Business bites

Published: Wednesday 30 September 2009

-- There has been an animated debate in the past three years over the supply of food in the ICDS (Integrated Child Development Services) programme. Supplementary nutrition has been provided to all children under the age of six since the inception of the programme more than three decades ago. This was done with the recognition that the nutrition gap (between what children should be consuming every day and what they actually have) is more than 500 calories. This is one of the reasons for the high incidence of child malnutrition in India: 46 per cent. This is double the malnutrition rate of sub-Saharan Africa, and has registered a mere 1 per cent decline between 1999 and 2006. The fact that this rate of child malnutrition persists in the second fastest growing economy makes it all the more inexcusable.

Down to EarthTill a few years ago, the entire supplementary nutrition programme was borne by the state government. States were, therefore, given the freedom to decide on the mode of procurement and distribution of food in the ICDS centres. Barring a few notable ex ceptions, most states used private contractors to procure and distribute food. The quality was greatly compromised and more often than not food did not reach the ICDS centres.

It was well known that contracts were given to private players who greased the system. The politician-bureaucrat- contractor nexus was established.

This led to the Supreme Court order of October 7, 2004, banning the participation of private contractors in the programme and directing that funds for supplementary nutrition be given to mahila mandals, women's self-help gro ups and village communities. The logic of the move was fairly simple. Feeding children was not rocket science, and surely communities would be able to provide hot, cooked meals to children. Besides, decentralization of the funds would allow communities to keep a closer watch on the food being provided at the ICDS centres, and, indeed, increase their participation in the programme.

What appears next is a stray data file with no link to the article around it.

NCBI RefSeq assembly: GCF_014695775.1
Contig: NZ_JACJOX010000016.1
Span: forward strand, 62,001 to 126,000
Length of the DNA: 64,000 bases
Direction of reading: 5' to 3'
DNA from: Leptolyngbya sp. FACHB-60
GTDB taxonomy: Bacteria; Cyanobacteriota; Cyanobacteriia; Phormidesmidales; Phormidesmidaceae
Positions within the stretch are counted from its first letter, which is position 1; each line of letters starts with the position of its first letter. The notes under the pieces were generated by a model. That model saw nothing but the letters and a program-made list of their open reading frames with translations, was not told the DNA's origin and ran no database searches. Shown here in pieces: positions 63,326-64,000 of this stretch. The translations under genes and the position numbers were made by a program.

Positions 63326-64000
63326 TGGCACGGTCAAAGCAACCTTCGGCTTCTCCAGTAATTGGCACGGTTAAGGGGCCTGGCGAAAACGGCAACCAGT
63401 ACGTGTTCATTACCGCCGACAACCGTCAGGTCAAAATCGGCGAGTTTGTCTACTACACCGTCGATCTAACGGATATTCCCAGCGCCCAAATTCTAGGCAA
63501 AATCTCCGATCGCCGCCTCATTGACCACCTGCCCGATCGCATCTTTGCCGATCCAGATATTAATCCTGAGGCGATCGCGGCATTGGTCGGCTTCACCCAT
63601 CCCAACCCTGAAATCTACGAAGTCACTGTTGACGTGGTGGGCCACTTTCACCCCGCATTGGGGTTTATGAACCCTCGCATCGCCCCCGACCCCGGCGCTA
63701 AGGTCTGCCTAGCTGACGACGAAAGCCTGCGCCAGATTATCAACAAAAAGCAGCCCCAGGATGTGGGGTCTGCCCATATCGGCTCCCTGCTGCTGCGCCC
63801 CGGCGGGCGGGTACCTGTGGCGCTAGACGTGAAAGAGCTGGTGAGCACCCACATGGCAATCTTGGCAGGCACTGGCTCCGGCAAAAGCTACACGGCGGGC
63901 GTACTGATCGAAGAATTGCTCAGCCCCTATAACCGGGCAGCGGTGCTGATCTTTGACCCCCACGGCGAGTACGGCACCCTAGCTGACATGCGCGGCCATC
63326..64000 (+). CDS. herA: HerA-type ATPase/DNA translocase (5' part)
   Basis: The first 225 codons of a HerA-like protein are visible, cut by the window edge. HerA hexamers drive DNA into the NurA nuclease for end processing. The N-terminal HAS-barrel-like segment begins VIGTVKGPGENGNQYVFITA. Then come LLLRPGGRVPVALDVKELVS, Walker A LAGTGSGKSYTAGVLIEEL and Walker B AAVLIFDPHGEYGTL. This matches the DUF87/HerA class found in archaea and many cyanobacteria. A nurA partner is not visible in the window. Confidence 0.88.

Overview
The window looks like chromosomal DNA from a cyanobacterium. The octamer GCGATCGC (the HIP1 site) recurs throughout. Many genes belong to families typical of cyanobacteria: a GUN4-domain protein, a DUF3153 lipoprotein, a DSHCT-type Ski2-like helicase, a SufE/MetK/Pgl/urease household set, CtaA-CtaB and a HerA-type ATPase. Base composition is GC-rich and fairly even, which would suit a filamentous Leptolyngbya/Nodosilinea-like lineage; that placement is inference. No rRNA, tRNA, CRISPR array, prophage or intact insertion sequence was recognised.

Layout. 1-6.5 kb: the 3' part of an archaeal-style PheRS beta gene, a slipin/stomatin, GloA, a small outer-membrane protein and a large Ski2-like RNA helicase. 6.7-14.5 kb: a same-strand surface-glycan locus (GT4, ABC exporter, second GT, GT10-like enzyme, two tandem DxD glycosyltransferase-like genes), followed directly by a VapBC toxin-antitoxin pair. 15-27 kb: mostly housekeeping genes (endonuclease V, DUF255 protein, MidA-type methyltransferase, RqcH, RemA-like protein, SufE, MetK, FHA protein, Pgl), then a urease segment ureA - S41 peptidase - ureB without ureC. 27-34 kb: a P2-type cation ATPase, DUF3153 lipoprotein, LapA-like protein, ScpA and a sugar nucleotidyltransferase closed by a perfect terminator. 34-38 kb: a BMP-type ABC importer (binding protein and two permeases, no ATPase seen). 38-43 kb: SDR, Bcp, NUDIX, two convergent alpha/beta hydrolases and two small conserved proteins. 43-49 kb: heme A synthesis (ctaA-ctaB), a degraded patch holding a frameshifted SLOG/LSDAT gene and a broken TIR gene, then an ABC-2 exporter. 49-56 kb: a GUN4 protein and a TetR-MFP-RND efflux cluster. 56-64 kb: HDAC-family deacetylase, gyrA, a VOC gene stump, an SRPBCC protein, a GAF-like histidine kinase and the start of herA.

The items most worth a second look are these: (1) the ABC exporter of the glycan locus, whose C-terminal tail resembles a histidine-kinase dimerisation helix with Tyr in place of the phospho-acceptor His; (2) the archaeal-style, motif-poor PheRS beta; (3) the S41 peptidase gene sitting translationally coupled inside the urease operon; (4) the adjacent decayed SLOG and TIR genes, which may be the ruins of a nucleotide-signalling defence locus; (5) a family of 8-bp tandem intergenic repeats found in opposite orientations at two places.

It would also allow communities to make culturally appropriate food choices. In any case, a hot, cooked meal was already being provided in government and government-aided primary schools on the directions of the Supreme Court. It could be replicated in ICDS.

Many states supply food to children through private contractors, despite the Supreme Court ban

The Supreme Court order was deeply resisted by the political class cutting across party lines as well as by the vested interests within the bureaucracy. Universalization of ICDS has doubled the number of ICDS centres across the country. This has also substantially increased the budget allocated to supplementary feeding, thereby incr easing the stakes in the programme for vested interests.

For the past three years, the Supreme Court commission ers' office and the Right To Food campaign have been persuading state governments to effectively decentralize the funds for the supplementary nutrition programme. The Supreme Court has also passed interim orders to ensure compliance.

Despite unambiguous orders from the Supreme Court and a Cabinet decision in 2009, many states continue to use contractors for providing supplementary nutrition. These states include Gujarat, Uttar Pradesh, Assam, Nagaland and Madhya Pradesh. In many states where provisioning of meals has been delegated to village self-help groups, the problems of giving them money on time and clearing their dues remain the biggest bottlenecks.

Ensuring decentralization in the spi - rit of the Supreme Court orders remains a significant challenge for ICDS.

The author is the principal adviser to the Commissioners of the Supreme Court in the Right To Food case

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